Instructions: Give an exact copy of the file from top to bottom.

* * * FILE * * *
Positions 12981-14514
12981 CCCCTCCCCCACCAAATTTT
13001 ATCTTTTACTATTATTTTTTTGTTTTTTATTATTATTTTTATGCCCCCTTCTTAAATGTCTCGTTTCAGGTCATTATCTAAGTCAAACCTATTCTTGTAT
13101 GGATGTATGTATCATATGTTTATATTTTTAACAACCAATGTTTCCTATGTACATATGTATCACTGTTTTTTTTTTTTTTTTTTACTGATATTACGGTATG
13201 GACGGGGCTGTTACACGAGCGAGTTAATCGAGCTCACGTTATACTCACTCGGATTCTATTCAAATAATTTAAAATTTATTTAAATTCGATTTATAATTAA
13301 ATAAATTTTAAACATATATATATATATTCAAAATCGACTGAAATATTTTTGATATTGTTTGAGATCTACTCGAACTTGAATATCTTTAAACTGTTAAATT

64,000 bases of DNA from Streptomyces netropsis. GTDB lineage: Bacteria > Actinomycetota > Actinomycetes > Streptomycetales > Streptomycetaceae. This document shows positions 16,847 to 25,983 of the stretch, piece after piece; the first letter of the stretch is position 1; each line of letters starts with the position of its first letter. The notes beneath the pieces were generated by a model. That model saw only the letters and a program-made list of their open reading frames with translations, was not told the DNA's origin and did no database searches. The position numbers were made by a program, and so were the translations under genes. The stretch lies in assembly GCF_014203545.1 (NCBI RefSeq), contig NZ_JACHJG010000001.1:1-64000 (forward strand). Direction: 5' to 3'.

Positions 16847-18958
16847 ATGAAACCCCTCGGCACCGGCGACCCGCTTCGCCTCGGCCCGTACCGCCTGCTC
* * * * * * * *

Positions 12981-14514
12981 CCCCTCCCCCACCAAATTTT
13001 ATCTTTTACTATTATTTTTTTGTTTTTTATTATTATTTTTATGCCCCCTTCTTAAATGTCTCGTTTCAGGTCATTATCTAAGTCAAACCTATTCTTGTAT
13101 GGATGTATGTATCATATGTTTATATTTTTAACAACCAATGTTTCCTATGTACATATGTATCACTGTTTTTTTTTTTTTTTTTTACTGATATTACGGTATG
13201 GACGGGGCTGTTACACGAGCGAGTTAATCGAGCTCACGTTATACTCACTCGGATTCTATTCAAATAATTTAAAATTTATTTAAATTCGATTTATAATTAA
13301 ATAAATTTTAAACATATATATATATATTCAAAATCGACTGAAATATTTTTGATATTGTTTGAGATCTACTCGAACTTGAATATCTTTAAACTGTTAAATT

64,000 bases of DNA from Streptomyces netropsis. GTDB lineage: Bacteria > Actinomycetota > Actinomycetes > Streptomycetales > Streptomycetaceae. This document shows positions 16,847 to 25,983 of the stretch, piece after piece; the first letter of the stretch is position 1; each line of letters starts with the position of its first letter. The notes beneath the pieces were generated by a model. That model saw only the letters and a program-made list of their open reading frames with translations, was not told the DNA's origin and did no database searches. The position numbers were made by a program, and so were the translations under genes. The stretch lies in assembly GCF_014203545.1 (NCBI RefSeq), contig NZ_JACHJG010000001.1:1-64000 (forward strand). Direction: 5' to 3'.

Positions 16847-18958
16847 ATGAAACCCCTCGGCACCGGCGACCCGCTTCGCCTCGGCCCGTACCGCCTGCTC